(RxWiki News) As the weather warms up, you are probably thinking about spending more time outdoors. And, of course, you will have to pick out the perfect snacks for these outings. As fun as this all sounds, it can quickly become dangerous if you're not careful.
Unfortunately, a bunch of bacteria are every bit as excited about your summertime picnics as you are. One such bacterium is called salmonella.
Salmonella can cause an infection of the digestive system called salmonellosis. According to the Centers for Disease Control and Prevention (CDC), around 1.35 million salmonella infections occur in the United States each year.
People typically develop symptoms between 12 and 72 hours after becoming infected. So, what are the symptoms of salmonella infection?
- Nausea or vomiting
- Stomach pain/cramps
- Diarrhea (may have blood in stool)
Salmonellosis symptoms last for four to seven days on average and resolve without treatment for most people. However, an estimated 420 people die each year. Young children, older adults and those with weakened immune systems are at risk for complications associated with the infection.
If you have signs of severe dehydration, seek medical attention right away. These signs include the following:
- Decreased urine output
- Dry mouth and tongue
Furthermore, if you have diarrhea that is not getting better for more than three days and a fever higher than 102°F, call your doctor.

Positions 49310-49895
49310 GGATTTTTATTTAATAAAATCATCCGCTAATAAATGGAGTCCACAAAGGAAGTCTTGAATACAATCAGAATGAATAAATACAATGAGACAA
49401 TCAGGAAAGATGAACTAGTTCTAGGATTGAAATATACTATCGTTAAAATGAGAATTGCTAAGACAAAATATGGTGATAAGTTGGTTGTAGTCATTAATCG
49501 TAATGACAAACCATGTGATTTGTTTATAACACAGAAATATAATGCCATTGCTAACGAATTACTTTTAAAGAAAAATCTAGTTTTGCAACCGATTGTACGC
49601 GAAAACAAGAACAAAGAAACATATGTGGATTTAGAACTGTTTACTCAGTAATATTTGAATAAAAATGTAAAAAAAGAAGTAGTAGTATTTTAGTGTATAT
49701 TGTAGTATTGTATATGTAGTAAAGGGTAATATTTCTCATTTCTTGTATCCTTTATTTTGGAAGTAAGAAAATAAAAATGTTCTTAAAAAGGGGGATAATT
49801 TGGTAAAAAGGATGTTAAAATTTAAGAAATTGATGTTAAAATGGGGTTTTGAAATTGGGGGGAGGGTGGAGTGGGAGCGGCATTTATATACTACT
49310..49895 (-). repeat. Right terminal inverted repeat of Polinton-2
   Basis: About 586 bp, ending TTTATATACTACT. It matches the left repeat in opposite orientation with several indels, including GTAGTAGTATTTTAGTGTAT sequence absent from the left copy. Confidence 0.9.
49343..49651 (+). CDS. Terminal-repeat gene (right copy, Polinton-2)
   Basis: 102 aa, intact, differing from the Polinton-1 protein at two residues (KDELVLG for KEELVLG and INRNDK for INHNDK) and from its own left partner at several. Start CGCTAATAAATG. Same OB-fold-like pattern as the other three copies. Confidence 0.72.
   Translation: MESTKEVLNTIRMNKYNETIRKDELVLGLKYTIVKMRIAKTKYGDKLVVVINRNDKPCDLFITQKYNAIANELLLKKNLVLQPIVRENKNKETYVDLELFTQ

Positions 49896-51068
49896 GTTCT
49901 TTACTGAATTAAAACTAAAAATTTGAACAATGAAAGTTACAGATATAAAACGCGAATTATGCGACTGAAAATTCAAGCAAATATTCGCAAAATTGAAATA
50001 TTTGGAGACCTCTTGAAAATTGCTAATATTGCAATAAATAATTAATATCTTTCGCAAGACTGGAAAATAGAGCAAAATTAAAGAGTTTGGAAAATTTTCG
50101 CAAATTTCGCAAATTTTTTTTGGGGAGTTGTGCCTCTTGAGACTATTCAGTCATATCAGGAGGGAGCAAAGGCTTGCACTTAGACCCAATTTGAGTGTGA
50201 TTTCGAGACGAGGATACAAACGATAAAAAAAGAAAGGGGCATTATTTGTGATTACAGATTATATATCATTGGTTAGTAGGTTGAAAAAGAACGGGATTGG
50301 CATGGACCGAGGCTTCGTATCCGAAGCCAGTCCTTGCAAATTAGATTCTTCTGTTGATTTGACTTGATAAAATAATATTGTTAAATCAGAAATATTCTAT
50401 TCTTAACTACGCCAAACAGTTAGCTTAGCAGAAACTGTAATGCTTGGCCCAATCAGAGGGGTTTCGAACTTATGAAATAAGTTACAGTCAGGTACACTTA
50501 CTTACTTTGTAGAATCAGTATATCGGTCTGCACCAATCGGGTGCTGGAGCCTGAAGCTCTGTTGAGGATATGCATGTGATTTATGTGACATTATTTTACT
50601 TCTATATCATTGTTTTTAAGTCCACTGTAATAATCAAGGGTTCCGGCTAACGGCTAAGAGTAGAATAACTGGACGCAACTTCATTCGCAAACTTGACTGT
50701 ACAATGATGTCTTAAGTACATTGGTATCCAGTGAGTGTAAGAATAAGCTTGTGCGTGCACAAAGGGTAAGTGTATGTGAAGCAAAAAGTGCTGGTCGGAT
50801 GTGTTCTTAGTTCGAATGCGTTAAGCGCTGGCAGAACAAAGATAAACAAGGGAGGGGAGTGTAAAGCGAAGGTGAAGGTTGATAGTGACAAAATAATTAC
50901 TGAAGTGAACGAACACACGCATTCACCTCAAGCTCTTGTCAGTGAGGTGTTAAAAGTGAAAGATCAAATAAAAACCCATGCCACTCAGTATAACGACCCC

How do you get salmonella? It can spread via the following:
- Food handlers who do not wash their hands
- People eating raw or undercooked foods
- From animals (birds and reptiles) to people
Some individuals are more susceptible to salmonella infection:
- Those who use antacids
- Those who have inflammatory bowel disease
- Those who have a recent history of antibiotic use
Those who are immune-compromised and those who travel to countries with poor sanitation are at a higher risk for salmonella infection.
How can you prevent foodborne illness at home? Here are some tips:
- Wash your hands with soap and warm water after handling food, using the toilet, touching pet food or feces and sanitizing the kitchen.
- Cook your foods to the appropriate temperature.
- Refrigerate or freeze unused portions of food immediately.
- Separate raw meat, poultry and seafood from other items in the refrigerator or freezer.
- Never eat food off of a plate that held raw meat or eggs or with a utensil that touched those items.
- Do not consume raw eggs.
If you have questions, reach out to your health care provider.